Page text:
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Tourism and Development - Essay Example

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Tourism development is a wide-ranging activity that should never be divorced from a serious and concerned examination of environment and society. In fact, the development system consists, at a minimum, of a mixed system of elements and linkages derived from the economy, environment, and society…
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Tourism and Development
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Download file to see previous pages Regrettably, many environmentalists seem unaware of this fact. This once again points to the necessity, for policy makers, managers, and scholars alike, to subscribe to an integrated systemic approach.
Within this integrated approach to the development system are the three critically important and interdependent subsystems: economy, environment (conservation), and culture (including society). Taken together, the expanded system illuminates and in practical terms largely equates with the total environment, the total ecosystem, or more precisely the human environment, as an operational system (Gartner 1999, 117; Smith & Eadington 1992, 92). To think narrowly of the human world order in terms such as the "natural environment perturbed by human agencies" omits so much, is unrealistic and artificial, destroys an integrated approach, and by its restrictiveness all but denies sustainability in its non-fundamentalist new sense (West 2004, 307). At the other extreme, to think narrowly in terms of tourist management concerned only with tourism supply, demand, infrastructure, and consumers, in other words "the industry," is to sadly misinterpret today's realities.
To view development in the matrix of the development system does not dilute attention to the economy or natural environment; rather, it adds significantly by acknowledging previously missing elements. Under contemporary circumstances, the natural environment is being looked at much more seriously than before, but in a considerably wider context. In developing countries1, it is understood that long term survival means the conservation and enhancement of the resource base in a closely knit milieu of cultural needs and economic aspirations. I term this element in this context "conservation," but conservation in its widest sense.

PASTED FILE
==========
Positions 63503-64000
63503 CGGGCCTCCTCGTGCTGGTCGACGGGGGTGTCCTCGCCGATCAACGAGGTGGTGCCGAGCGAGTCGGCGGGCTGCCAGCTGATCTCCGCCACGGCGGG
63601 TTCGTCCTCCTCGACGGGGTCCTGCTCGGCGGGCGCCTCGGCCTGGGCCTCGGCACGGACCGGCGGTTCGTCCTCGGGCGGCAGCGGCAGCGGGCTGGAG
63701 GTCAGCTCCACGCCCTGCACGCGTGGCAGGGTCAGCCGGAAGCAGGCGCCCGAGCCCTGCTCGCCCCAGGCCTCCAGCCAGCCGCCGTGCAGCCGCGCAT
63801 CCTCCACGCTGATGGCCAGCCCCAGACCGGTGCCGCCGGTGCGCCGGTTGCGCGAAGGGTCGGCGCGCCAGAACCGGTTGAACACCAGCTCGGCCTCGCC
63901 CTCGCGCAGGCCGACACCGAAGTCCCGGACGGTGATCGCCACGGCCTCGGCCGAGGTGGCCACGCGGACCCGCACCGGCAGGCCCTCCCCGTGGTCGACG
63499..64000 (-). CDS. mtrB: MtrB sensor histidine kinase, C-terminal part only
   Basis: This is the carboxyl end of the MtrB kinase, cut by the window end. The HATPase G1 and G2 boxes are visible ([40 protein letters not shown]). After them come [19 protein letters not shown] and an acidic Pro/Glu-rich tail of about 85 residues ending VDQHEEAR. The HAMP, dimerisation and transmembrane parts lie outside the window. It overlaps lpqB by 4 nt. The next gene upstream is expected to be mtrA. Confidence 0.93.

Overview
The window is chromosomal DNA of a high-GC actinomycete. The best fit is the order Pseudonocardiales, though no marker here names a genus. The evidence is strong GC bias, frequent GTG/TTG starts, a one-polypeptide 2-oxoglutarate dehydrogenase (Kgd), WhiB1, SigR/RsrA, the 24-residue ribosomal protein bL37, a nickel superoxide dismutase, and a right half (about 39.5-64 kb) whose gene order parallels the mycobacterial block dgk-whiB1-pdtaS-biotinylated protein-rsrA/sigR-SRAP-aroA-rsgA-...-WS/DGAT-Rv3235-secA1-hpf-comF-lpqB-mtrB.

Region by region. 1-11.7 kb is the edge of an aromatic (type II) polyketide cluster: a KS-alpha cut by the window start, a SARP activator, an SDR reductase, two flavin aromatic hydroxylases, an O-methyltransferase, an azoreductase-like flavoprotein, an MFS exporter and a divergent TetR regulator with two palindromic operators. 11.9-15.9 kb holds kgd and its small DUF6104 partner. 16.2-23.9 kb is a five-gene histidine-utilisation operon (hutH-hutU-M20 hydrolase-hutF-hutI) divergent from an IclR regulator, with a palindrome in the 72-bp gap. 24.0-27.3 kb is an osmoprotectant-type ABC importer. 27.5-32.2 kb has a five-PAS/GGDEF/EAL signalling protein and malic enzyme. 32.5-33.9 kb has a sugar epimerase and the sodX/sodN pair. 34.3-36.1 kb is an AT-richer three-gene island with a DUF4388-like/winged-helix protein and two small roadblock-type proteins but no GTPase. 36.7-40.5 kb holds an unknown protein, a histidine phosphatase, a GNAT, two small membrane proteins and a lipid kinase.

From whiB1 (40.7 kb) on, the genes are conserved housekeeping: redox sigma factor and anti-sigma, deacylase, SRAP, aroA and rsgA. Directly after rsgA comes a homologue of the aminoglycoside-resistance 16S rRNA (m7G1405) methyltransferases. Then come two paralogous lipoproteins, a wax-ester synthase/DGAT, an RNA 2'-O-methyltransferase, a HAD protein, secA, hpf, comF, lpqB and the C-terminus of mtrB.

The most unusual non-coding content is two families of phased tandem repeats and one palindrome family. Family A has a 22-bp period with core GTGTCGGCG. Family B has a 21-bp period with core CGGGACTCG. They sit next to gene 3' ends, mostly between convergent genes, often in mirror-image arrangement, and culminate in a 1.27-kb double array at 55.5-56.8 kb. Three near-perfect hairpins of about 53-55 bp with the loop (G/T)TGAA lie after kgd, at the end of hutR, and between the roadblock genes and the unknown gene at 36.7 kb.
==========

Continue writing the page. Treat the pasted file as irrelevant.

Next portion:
Poverty is considered a major element in environmental degradation in some countries (for precision in the use of the term "degradation," see Butcher, 2002, 80). Attempts to prevent poverty in some places, and in others to prevent degradation from other sources and to restore degraded landscape while maintaining acceptable living conditions, require both development and redevelopment to take new and more benign directions. Large numbers of the elements of more conventional development may remain, but they may not be extended as far as previously and they might now explore new directions while others are being reassessed (Butcher 2002, 45).
The removal of negative externalities where serious environmental and social impacts exist would normally become an expected cost of production, and higher consumer costs would be a tradeoff for a nondeteriorating, overall human environment (Farrell 1992, 27). The use of higher priced, chemical-free meat and vegetables, perceived by numbers of tourists as already worthwhile, or higher room rates associated with lower tourist densities on environmentally sensitive land would be examples. But for the tourism operator, all would not be lost by any means. What might appear a setback in one area can be an unexpected surprise in another. Interesting tradeoffs may arise, such as specialized eco-tourism (Mowforth & Munt 2003, 112). Other examples include tourism protecting or reinforcing the protection of wildlife in Kenya, gorillas and chimpanzees in Zaire (World Wildlife Fund-Conservation Foundation 1988 cited in Smith 2003, 33), harp seals in Labrador, wetlands in ...Download file to see next pagesRead More
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